Troika is a Russian word which describes an agreement between three members. In politics, it was originally used at the time of Soviet Union to refer to political triumvirates through which three people agreed to exert power dividing key positions and spheres of influence.
Nowadays, the term is used in reference to three international organizations which came in the spotlight in Europe following recent financial and economic crisis: the International Monetary Fund, the European Central Bank and the European Commission.
The IMF is an international organization conceived at a UN conference in Bretton Woods in 1944. Its primary purpose is to ensure the stability of the international monetary system; it may provide financial assistance (loans) to help countries correct macroeconomic imbalances. In exchange for financial resources, the Fund requires a set of conditions to ensure that the borrowing country will overcome the problems that led it to seek financial aid and at the same time that it will be able to repay the IMF. These conditions may include privatization (divestiture of part of state-owned enterprises) and cutting expenditures (the so-called “austerity measures”).
The ECB is the central bank for Europe’s single currency, the euro, and its main task is to maintain the Euro’s purchasing power and price stability in the euro area.
The European Commission is the executive body of EU. It is the institution that manages the borrowing on behalf of the European Union in order to provide financial assistance to EU member states in financial difficulties. By providing a loan, the Commission has also the responsibility to verify at regular intervals whether the economic policy of the beneficiary Member State accords with its adjustment programme (a prevision not dissimilar by IMF’s loan conditionality).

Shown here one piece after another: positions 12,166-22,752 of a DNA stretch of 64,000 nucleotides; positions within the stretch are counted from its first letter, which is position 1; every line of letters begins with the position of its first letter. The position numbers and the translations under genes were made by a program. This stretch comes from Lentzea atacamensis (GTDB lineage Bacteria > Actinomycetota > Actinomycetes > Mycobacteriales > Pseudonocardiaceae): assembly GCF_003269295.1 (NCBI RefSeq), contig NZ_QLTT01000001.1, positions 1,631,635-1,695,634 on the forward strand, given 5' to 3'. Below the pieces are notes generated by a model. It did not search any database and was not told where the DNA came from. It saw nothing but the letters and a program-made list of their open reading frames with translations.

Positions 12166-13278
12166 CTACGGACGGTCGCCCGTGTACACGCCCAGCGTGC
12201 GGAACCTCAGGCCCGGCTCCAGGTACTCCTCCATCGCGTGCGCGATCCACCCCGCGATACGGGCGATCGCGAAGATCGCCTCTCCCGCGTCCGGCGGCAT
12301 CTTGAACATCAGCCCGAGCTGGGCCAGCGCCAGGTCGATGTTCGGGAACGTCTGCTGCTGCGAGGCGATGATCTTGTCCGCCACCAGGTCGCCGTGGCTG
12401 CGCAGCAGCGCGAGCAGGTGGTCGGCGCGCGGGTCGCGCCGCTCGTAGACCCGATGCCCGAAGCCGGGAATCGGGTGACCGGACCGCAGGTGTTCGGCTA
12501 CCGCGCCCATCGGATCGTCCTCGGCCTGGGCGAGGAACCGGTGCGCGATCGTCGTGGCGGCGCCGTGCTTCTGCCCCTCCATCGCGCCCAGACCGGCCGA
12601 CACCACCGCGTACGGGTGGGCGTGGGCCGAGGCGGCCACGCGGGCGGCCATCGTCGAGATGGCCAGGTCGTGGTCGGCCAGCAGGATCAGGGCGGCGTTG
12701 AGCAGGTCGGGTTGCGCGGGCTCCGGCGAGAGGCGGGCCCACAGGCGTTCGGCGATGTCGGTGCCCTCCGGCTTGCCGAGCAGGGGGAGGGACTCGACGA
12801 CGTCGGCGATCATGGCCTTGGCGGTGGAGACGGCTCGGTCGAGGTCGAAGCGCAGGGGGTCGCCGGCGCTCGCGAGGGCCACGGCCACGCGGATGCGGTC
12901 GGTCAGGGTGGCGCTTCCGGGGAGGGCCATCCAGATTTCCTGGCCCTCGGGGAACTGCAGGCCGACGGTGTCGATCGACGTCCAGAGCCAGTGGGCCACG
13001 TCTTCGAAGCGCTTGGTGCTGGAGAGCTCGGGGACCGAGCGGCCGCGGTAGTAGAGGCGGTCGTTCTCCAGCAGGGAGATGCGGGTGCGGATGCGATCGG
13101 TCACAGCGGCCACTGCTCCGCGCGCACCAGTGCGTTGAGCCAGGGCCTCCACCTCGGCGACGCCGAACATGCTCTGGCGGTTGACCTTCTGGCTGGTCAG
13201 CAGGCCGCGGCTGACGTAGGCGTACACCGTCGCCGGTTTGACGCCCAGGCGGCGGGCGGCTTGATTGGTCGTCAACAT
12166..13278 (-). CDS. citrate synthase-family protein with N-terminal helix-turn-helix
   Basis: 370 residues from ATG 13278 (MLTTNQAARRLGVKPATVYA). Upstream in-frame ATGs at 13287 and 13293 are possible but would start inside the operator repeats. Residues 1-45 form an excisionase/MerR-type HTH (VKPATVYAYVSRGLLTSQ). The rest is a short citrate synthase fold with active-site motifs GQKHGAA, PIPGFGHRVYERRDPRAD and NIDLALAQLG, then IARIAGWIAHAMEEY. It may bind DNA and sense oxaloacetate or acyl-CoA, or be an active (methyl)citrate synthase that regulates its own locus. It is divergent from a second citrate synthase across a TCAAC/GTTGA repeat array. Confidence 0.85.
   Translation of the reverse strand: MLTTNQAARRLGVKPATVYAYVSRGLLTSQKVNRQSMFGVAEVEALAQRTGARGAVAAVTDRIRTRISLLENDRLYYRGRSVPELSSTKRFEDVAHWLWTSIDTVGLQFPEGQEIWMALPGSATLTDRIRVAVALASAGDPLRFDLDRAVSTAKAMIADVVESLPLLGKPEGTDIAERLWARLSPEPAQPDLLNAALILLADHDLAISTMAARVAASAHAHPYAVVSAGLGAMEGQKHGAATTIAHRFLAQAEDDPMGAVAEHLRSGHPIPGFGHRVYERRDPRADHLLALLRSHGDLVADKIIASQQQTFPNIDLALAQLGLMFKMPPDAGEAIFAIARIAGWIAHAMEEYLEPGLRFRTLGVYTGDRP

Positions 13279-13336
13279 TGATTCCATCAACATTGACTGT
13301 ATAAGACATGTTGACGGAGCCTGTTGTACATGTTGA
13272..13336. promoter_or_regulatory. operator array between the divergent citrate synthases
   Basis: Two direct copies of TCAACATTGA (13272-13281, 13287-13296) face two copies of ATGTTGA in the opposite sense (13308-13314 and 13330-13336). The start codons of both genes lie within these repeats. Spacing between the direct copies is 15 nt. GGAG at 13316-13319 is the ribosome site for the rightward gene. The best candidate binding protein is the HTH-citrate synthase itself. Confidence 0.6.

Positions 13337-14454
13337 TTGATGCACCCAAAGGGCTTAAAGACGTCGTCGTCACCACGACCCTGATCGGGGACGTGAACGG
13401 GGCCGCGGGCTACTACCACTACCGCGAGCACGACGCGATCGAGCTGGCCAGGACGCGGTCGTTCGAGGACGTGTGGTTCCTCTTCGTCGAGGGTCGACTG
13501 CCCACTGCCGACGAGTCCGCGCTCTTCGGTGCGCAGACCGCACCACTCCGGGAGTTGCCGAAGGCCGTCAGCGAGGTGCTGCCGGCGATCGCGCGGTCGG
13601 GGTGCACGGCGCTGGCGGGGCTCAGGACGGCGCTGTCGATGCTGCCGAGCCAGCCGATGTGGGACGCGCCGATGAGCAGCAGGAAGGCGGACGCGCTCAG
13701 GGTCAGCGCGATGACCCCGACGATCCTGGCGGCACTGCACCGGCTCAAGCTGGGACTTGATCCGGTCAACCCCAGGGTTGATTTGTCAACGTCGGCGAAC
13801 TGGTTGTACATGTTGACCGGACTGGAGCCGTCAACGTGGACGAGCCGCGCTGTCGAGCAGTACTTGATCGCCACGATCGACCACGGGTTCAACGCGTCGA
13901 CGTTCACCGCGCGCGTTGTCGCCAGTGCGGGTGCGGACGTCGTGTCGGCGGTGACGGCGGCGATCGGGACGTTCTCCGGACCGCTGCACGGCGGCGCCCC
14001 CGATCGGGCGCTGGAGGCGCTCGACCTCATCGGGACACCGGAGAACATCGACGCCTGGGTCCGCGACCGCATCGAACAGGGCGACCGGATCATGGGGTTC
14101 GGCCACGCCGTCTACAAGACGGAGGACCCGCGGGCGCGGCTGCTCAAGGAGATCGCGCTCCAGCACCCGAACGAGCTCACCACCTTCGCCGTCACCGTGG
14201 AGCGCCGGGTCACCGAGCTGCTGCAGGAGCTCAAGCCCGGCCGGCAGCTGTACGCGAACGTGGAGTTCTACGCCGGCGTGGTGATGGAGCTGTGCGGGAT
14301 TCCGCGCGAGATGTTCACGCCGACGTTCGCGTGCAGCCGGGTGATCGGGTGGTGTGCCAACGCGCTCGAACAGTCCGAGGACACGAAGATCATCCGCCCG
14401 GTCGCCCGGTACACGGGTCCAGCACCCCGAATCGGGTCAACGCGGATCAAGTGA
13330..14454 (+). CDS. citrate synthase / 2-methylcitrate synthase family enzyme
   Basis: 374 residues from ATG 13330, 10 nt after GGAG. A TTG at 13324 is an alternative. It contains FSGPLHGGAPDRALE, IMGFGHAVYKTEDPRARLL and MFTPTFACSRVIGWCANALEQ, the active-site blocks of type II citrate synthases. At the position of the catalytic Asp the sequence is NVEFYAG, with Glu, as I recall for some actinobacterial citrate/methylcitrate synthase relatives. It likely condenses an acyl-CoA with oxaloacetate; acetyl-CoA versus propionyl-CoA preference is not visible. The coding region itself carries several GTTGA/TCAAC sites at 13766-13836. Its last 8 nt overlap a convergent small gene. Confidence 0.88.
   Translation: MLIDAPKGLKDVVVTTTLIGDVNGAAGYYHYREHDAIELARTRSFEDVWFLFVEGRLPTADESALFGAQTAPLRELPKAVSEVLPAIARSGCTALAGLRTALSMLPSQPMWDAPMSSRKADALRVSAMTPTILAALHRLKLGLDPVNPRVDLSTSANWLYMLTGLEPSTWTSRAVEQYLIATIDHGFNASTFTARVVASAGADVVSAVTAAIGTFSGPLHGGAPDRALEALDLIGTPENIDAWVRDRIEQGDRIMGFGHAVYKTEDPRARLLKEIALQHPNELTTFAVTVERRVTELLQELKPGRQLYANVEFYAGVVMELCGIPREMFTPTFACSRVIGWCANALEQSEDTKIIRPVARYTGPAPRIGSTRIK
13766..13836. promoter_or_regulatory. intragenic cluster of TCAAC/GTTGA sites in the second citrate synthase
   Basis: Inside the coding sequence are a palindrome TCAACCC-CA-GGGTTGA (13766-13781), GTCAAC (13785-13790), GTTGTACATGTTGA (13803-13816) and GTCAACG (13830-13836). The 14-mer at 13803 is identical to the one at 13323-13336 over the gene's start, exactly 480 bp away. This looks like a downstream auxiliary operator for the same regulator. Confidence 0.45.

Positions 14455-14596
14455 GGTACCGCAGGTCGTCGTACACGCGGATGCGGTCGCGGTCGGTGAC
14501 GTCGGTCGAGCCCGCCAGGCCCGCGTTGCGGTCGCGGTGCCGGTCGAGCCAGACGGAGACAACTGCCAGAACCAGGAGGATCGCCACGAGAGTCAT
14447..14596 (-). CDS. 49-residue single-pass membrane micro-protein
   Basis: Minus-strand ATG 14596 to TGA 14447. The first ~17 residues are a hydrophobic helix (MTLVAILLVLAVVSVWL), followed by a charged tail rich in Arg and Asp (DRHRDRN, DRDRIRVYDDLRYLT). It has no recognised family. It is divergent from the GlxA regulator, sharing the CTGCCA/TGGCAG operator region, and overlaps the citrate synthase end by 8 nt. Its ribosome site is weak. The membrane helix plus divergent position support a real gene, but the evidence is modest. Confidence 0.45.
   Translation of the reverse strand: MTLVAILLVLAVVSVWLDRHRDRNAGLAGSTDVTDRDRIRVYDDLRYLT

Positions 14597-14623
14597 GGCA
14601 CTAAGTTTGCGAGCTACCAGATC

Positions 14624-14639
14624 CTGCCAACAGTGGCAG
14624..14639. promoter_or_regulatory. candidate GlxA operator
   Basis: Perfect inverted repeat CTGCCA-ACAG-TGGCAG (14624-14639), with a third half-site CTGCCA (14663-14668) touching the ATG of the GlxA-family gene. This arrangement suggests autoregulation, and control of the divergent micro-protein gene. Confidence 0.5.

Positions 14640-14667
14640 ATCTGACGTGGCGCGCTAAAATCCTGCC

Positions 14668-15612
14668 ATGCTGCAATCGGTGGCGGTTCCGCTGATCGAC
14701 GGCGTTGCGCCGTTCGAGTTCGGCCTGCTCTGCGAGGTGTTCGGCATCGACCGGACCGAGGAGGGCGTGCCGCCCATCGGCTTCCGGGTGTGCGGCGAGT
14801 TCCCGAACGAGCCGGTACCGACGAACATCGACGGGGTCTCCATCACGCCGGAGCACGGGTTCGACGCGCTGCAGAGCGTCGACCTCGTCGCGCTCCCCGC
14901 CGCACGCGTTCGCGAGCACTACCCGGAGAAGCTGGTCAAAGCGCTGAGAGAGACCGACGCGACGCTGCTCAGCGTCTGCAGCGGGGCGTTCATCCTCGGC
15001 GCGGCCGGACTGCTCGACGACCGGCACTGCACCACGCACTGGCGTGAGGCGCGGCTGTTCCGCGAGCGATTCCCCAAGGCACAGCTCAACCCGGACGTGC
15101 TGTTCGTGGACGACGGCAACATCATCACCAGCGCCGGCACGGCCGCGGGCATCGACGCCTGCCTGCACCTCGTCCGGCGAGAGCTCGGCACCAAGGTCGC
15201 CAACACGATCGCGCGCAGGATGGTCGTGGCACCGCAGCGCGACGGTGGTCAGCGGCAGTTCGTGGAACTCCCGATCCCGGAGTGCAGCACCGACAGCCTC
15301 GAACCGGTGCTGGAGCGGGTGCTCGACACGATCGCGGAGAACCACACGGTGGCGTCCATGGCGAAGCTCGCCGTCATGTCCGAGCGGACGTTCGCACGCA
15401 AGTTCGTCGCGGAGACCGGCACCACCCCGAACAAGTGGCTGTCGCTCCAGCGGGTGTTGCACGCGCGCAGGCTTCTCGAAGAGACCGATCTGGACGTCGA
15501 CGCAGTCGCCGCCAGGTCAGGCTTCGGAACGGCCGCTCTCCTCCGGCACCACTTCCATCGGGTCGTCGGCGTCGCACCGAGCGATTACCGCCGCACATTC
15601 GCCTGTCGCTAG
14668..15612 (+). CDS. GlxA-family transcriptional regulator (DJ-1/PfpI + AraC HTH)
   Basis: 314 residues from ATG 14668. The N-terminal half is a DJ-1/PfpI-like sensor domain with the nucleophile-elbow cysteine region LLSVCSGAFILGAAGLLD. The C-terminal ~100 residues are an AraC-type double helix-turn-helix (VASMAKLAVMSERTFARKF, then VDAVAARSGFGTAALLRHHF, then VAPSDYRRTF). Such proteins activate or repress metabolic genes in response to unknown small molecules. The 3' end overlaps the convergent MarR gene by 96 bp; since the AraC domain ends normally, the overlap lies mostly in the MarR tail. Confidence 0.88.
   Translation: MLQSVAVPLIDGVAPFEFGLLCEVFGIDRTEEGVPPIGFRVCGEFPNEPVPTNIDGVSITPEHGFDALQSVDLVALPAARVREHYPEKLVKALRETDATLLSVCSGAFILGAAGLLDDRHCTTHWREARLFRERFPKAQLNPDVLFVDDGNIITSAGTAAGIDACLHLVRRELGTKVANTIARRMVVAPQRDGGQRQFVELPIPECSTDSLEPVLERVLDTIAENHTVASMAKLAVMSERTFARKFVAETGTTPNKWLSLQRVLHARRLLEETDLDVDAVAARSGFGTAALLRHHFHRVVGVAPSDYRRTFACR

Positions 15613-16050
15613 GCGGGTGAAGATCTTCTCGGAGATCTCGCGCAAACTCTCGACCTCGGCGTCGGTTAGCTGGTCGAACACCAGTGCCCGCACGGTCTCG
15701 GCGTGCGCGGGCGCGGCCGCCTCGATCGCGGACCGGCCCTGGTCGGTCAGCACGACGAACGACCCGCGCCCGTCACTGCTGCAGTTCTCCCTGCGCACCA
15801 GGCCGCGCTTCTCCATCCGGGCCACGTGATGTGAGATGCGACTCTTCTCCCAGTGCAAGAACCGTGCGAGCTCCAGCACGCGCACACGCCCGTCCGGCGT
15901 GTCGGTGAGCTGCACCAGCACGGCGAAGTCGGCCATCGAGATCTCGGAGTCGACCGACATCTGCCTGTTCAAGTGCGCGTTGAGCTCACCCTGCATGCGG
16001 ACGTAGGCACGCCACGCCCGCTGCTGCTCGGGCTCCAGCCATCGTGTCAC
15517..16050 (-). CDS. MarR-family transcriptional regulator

These three organizations represent creditors and investors able to grant loans to countries in financial difficulties. Criticism arises from the political influence they exert over domestic politics by requiring political and economic adjustments to avoid future crisis and repay the loan. Austerity measures have especially attracted criticism since they are seen as an obstacle to growth and economic recover, even if they are successful in constraining the expansion of debt.
In the past months the troika has predominantly appeared on the headlines of Greek crisis. While talks on a third bailout between Greece and the troika are scheduled to occur sometime in August, American economist Joseph Stiglitz (Nobel laureate in Economic Sciences) remarks that the choice of further taxes and the imposition of regulations affecting specific markets without any serious stimulus fostering growth and employability would drive Greece deep into recession: a solution making no sense neither for Greece nor its creditors.